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What Does Virtualization Mean To You?

Once again, we here at Techdirt are bringing you another call for insights via the Insight Community. IBM and Intel have launched a new site, Virtualization Conversation, and are looking for what virtualization (in an IT context) means to you. The best thoughts will be featured on their site, and the selected authors will be rewarded $500.

Visit the Insight Community to participate in this case now.


Intel and IBM would like to get the Insight Community's thoughts on what virtualization (in the IT context) means to you.  

They will be hosting the best thoughts on this subject on their new site, Virtualization Conversation.

Pick ONE of the following topics and expand on it to discuss your views on the subject in approximately 750 to 1,500 words.

  • Maximizing the business value of data centers
  • Virtualization benchmarks
  • The benefits of virtualization
  • Improving efficiencies in the work environment

We're looking for views from folks in the IT world, giving some insight into their real world experiences on these topics. Eight Three responses will be chosen and placed on the Virtualization Conversation site.

Update: Intel and IBM were so pleased with the quality of responses, that they have increased the number of insights that they would like to use from three to eight.  Thanks everyone for your excellent insights!

17 Insights

 


Today is most assuredly the day of virtualization.  As the worldwide economic markets face trying times, technology managers increasingly search for cost-savings without compromising capacity.  Virtualization is the single best solution to accomplish this goal.

As an independent contractor, I work with various businesses of every size, from the sole proprietorship to multi-million dollar corporations.  With each contract, invariably I find that virtualization comes into play - for my smaller clients, in the form of moving them away from private hosted solutions (self hosting, colocation, or private server rental) and towards virtual private hosting solutions; for my larger clients, virtualization provides the least-painful path for server consolidation and capacity planning, resulting in immediate cost savings on power, staffing, and maintenance.

In both these cases, the single most important feature that virtualization provides is the flexibility to abstract away the hardware from the equation.  Planning and projection become simplified because the ultimate solution becomes mostly hardware agnostic.  Simplification leads to savings, pure and simple, and while layoffs occur across the country and around the world, you will find that virtualization is one sector that suffers no such fate.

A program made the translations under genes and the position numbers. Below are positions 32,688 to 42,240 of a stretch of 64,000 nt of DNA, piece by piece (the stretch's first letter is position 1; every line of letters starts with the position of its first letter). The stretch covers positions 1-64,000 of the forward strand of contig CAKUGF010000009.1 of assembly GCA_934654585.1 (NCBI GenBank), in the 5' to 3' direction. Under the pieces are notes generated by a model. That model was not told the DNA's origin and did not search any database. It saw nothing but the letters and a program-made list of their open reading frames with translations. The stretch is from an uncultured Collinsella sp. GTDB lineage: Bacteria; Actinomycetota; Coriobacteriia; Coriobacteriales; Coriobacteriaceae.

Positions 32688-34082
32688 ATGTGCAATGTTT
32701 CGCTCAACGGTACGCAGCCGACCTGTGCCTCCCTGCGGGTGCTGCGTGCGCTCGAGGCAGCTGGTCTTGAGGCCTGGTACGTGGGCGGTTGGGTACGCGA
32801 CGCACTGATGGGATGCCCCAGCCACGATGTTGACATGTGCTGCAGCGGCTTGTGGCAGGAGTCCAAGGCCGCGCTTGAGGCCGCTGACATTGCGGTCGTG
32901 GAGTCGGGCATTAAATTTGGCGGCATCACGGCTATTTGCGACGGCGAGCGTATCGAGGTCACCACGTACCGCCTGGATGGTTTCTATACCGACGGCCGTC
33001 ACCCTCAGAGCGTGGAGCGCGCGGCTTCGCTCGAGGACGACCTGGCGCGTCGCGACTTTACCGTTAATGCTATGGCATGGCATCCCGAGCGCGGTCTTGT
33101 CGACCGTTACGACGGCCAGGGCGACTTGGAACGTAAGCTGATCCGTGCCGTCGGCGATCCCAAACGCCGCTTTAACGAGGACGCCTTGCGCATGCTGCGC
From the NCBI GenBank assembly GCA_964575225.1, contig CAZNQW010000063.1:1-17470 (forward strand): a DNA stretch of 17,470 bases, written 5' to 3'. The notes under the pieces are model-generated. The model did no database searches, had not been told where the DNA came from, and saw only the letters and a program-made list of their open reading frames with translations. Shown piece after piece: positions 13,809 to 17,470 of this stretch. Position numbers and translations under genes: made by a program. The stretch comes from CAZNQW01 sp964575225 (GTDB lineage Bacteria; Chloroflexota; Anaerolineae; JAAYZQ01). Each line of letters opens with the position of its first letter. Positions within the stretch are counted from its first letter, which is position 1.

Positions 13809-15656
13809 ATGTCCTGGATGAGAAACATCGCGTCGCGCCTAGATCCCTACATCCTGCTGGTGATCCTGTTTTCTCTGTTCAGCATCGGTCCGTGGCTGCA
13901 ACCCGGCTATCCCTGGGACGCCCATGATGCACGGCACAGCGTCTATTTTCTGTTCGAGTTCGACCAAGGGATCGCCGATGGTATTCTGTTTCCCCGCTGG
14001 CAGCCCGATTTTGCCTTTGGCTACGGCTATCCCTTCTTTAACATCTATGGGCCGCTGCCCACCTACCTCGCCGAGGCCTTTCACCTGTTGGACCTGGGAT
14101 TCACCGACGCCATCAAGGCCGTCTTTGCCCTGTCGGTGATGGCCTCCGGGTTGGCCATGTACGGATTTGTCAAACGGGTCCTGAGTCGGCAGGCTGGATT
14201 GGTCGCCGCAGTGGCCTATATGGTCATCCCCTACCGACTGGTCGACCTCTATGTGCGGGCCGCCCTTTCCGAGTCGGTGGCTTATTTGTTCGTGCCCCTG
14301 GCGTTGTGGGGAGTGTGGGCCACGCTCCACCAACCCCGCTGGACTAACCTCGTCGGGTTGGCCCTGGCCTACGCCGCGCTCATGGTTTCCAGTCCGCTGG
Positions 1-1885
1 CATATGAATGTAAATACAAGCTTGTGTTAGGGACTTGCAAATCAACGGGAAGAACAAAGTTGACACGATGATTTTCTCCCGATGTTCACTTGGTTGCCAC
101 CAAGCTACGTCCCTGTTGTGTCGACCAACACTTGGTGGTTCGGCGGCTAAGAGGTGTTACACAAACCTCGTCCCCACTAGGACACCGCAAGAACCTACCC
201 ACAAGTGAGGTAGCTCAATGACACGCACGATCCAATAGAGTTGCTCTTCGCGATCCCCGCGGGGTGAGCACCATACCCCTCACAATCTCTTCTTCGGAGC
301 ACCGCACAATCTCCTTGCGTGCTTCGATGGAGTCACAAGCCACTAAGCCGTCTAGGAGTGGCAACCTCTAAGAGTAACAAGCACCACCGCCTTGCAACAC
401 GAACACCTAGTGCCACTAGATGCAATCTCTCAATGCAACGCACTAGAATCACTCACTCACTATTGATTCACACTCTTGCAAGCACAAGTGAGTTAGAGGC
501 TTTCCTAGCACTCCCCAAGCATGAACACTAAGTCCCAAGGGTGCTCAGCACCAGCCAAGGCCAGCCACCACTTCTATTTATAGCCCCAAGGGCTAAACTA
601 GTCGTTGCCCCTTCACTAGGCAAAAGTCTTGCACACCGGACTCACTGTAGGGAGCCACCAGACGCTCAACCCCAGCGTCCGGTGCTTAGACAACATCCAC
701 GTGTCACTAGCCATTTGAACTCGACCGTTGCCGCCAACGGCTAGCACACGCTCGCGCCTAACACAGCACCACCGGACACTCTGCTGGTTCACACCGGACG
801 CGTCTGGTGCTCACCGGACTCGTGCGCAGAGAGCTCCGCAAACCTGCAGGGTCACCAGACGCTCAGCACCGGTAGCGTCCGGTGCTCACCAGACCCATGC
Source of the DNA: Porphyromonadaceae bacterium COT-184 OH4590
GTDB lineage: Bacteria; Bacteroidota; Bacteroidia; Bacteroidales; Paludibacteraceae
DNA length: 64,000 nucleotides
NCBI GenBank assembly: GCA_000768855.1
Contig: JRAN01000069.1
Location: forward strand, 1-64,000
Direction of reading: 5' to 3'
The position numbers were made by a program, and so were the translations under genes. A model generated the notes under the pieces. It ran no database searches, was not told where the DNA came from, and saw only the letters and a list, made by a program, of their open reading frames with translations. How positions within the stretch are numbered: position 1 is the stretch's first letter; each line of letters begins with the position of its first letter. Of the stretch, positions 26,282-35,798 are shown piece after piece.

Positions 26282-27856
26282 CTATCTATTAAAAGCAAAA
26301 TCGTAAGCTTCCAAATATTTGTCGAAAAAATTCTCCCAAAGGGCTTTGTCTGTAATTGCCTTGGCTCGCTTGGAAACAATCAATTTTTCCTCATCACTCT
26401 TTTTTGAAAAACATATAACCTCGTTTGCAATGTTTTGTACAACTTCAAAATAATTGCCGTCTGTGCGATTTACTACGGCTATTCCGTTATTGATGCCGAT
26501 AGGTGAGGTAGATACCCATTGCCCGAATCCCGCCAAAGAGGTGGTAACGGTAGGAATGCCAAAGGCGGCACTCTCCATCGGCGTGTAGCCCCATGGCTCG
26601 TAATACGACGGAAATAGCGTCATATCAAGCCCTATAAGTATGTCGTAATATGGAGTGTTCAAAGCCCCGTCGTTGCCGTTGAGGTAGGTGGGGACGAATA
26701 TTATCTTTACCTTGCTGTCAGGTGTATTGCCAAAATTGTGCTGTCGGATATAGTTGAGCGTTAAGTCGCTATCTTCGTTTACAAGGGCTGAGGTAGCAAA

While I’m fairly new to the world of Virtualization it did not take long for me to see the incredible benefits. I’ve been working with VMs from and administrative perspective for about 3 months. Before that my knowledge of VMs when pretty basic and I was mainly interested in VM Fusion, running Windows on a Mac.

Our company is a large group of GIS software developers. Most of our virtualization revolves around providing environments for development with the ability to store snapshots incase development goes wrong.

We have almost 150 active VMs with another 100 in cold storage. The 150 active VMs are running on 3 servers while the 100 in storage are on one machine. That is about 62 to 1 VM to physical machine ratio. We are saving a ton of space and money by virtualizing. Less heat output = less cooling cost, less space = less server room space, less power supplies = less energy consumed, less machines = less management.

To me Virtualization is no longer running two different operating systems simultaneously on one machine. It is conserving resources in an IT sense and a “green” sense.

Virtualization Background

I have a few years of experience using virtual servers.  Early on, virtualization was so complicated to implement and maintain that it only made sense for those organizations with the most dire need for software segmentation or other complex architectural needs.  Virtualization is so easy now that implementation is almost an afterthought.  I am currently implementing several virtual servers on a massive grid as part of a major virtualization effort at my organization.  Virtualization has definitely come a long ways since my earliest experiences, and the value it can provide to me and my coworkers is now much more obvious.

Direct Benefits of Virtualization

Virtualization is expected to directly provide me and my coworkers with the following benefits:

1.  Easy-to-manage future hardware upgrades.  The virtual machine operations folks can just add processor power, disk space or RAM to our configuration instantly at any time, at a near zero cost compared to the complexity involved in roll out a new physical server in our very large server environment (many thousands of servers).  Conversely, if a piece of physical hardware that is connected into the grid dies, it can be swapped out without shutting down any of the virtual servers, yielding a far greater "hardware uptime" end-user experience.  The hardware still dies just like it always does, but it doesn't affect the performance of the software in as significant a way as if a single system dies and takes some application down.  For those who have never had a direct hardware failure, remember virtualization when it happens to you (and it will happen one day!)

2.  Easy-to-redeploy software configurations.  If one of these virtual machines were to suffer a data loss or software misconfiguration that would require a rebuild, we can rebuild and redeploy the entire server in minutes instead of hours or days.  If we need other "firmware" changes, those are equally easier on the hardware folks to implement.